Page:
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He planned to take his life in Lourdes; instead, he began bringing the sick to Mary

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Paola Belletti - published on 06/06/22

Although initially his intention was to end his life, his goal became giving his life to others.

It seems almost too dramatic, or cinematic, to be true: a young man in a wheelchair, born into a noble family but humiliated by sickness, approaches the grotto of Lourdes with a hidden gun and a plan to publicly take his life if he is not miraculously healed. Then, at the last minute, he receives the grace of spiritual healing and conversion.

This is the true story of Giovanni (“Gian”) Battista Tomassi, who went on to found a volunteer organization—present throughout all of Italy—which brings the sick on pilgrimages to Lourdes and other shrines. More than 100 years after its founding, the organization—UNITALSI, short in Italian for “National Italian Union for Transporting the Sick to Lourdes and International Shrines”—is going stronger than ever.

Tomassi was born in Rome on November 29, 1880, into a family of minor nobility; his father was the administrator of the Barberini family, which has given the world popes and princes. As recounted on the UNITALSI website, from an early age Tomassi suffered from a serious form of arthritis that caused irreversible physical deformations and forced him to remain in a wheelchair. Unable to accept his physical suffering, he rebelled against God and the Church.

In September 1903, at the age of 22, he asked to participate in a pilgrimage to the Marian shrine at Lourdes, at the foot of the Pyrenees. He did so with a specific intention, which was a challenge thrown at God, whom Tomassi considered was either responsible for his state or cruelly disinterested in it. He planned to arrive in front of the grotto of Massabielle and take his own life by shooting himself and shouting all his anger against the God, who had left him in such a state. He gave God only one option to stop him: to cure him of his illness.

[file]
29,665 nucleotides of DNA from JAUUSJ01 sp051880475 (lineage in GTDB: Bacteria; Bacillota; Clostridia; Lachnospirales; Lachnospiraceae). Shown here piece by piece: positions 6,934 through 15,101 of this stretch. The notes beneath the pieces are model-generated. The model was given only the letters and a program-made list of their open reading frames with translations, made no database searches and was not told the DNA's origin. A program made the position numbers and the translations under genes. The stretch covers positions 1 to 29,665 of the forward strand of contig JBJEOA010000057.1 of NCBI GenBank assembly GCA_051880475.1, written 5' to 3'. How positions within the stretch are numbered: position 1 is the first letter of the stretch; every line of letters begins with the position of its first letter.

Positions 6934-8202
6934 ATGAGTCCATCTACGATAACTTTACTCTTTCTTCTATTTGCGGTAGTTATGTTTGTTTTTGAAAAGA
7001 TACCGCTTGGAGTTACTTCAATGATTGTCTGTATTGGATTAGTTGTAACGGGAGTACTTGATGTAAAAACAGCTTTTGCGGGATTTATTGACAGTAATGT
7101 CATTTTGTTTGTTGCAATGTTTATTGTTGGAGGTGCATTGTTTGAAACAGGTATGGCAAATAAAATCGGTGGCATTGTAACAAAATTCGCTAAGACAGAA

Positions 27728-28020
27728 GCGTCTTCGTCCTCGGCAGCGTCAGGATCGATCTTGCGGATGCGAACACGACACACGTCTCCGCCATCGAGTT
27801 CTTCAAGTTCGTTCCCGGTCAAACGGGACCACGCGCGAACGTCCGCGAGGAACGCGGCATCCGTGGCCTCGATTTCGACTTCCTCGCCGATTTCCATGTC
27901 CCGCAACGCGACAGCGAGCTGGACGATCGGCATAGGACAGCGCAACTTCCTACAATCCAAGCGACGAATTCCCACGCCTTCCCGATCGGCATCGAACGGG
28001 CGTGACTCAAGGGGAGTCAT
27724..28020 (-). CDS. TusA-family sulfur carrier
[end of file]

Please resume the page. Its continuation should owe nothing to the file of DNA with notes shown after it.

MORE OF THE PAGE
“Our Lady won”

Arriving in front of the grotto where Mary revealed herself as the Immaculate Conception to little Bernadette, Gian Battista was struck by something he hadn’t accounted for in his desperate chess game with the Eternal Father: the volunteers who care for the sick and help them with great thoughtfulness and delicacy to enter the grotto.

He was overcome by what he experienced: it was such a consoling relief to see his suffering shared and borne by total strangers, whom he discovered to be brothers.

From a suicidal intent to a great project of charity

Although initially his intention was to take his own life, it became that of giving it to others. He got rid of the firearm because he now wanted to use his hands to carry out a new, very specific plan. The UNITALSI website described what happened:

(…) At the time of his return, he asked to speak with the spiritual director of the pilgrimage, Bishop Radini Tedeschi, to whom he said, handing over the gun:

“Our Lady won. Here, I don’t need it anymore! The Virgin has healed my spirit.”

And he added: “If Lourdes has done good to me, it will do good to many other sick people.”

An unexpected healing and gratitude: UNITALSI is born

Our Lady had won, it’s true: Tomassi had been cured in a way that he was not yet accustomed to considering, caught in the grip of the physical and existential pain that had so exasperated him. That young man found himself healed in his heart, and with newborn creativity that led him to decide to set up an organization to help others who were suffering too.